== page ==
Black History Month: Honoring Women of Color and their Contributions to Security

Black History Month is a time for Americans to honor people of color, celebrating their role in everything ranging from arts and culture to science and technology.

The pool of exceptional Black Americans who’ve made their mark on society is vast. However, within the field of security, there are a handful of key players who stand above the rest. This year, we pull back the curtain on several, incredible women of color and their contributions to making the world safer.

The Legacy of American Black Women

Innovation in any field is significant. But innovation in the face of abject adversity is nothing short of legendary. Few pioneers have been tested quite like women trailblazers of color. This contingent of Black women fought to break new ground with a drive that earns them the security profession’s recognition and respect.

Marie van Brittan Brown

A photo of Marie van Brittan Brown

Marie van Brittan Brown

Born in 1922, Marie van Brittan Brown spent much of her early career as a nurse and would later go on to marry an electronics technician, Albert Brown. Because of their careers, it was not uncommon for Marie and Albert to work late into the night, which cultivated an uneasy sense of vulnerability for the young couple living in Jamaica, NY. This was also during an era when people of color were regularly mistreated and subjected to segregation enforced by longstanding Jim Crow laws.

The lack of safety led Marie and her husband to create a key invention in modern security: the closed-circuit television system, or CCTV. This early version of home surveillance gave Marie the ability to clearly see individuals on her doorstep, control their entry via remote, and alert police with the press of a button, should the need arise.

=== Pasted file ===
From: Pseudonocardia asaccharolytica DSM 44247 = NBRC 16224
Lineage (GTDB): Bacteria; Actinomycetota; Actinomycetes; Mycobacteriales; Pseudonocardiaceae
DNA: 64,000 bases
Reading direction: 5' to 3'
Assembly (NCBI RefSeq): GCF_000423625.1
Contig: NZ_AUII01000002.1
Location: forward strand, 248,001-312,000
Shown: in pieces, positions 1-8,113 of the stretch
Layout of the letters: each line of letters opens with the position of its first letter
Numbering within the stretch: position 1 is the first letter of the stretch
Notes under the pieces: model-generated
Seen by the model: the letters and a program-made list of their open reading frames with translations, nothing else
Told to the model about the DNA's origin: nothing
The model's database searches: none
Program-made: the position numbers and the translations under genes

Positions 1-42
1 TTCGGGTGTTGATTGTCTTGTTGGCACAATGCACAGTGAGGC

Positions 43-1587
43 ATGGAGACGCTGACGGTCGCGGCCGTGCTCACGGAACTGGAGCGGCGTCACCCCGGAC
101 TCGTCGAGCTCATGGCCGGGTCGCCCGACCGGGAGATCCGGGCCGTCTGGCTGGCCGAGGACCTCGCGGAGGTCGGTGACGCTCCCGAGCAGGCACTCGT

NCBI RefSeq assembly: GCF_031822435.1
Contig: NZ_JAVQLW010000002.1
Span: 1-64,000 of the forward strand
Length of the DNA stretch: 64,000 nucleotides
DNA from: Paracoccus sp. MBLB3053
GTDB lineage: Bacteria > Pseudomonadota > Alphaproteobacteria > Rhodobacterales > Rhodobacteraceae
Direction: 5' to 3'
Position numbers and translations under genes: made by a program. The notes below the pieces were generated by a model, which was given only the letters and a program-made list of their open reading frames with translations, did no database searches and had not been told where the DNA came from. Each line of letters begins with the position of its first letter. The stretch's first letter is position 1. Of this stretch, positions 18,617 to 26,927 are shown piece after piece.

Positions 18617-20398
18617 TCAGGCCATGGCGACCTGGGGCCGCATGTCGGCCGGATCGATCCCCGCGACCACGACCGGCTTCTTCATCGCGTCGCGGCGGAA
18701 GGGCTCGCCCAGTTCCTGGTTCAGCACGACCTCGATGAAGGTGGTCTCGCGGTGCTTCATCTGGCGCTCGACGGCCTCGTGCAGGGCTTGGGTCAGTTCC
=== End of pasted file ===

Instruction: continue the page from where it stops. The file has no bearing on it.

In 1969, three years after the CCTV’s prototyping, Marie and Albert were awarded a patent for their invention alongside formal recognition from the National Scientists Committee. The CCTV has undergone many upgrades since its formative years, but there’s no denying its impact on home and personal security.

Shirley Jackson

A photo of Shirley Jackson

Shirley Jackson

Shirley would spend much of her young adult life studying and contributing to science at the Massachusetts Institute of Technology (MIT). Fueled by a determination to excel in areas others told her she might fail, Shirley Jackson graduated with a PhD in theoretical elementary particle physics in 1973, making her the first African American woman to earn a doctorate degree from MIT.

Dr. Jackson was a prolific inventor. She broke ground on countless, new developments, such as solar cells, a touchtone telephone, fiber optics, and caller ID, all which function for many of today’s security services. Later in her career, Dr. Jackson went on to serve as a member of President Obama’s Council of Advisors on Science and Technology, where she offered consultation to the Executive Branch on critical telecommunications policies that have since re-sculpted the national security landscape.

Near the end of her time in public policy, she was awarded the National Medal of Science. To this day, she continues to be a loud and welcome voice in the tech sector and higher education, serving as an example to women of color keen to pursue careers in science, technology, engineering, and medicine.

Harriet Tubman

A portrait of Harriet Tubman

Harriet Tubman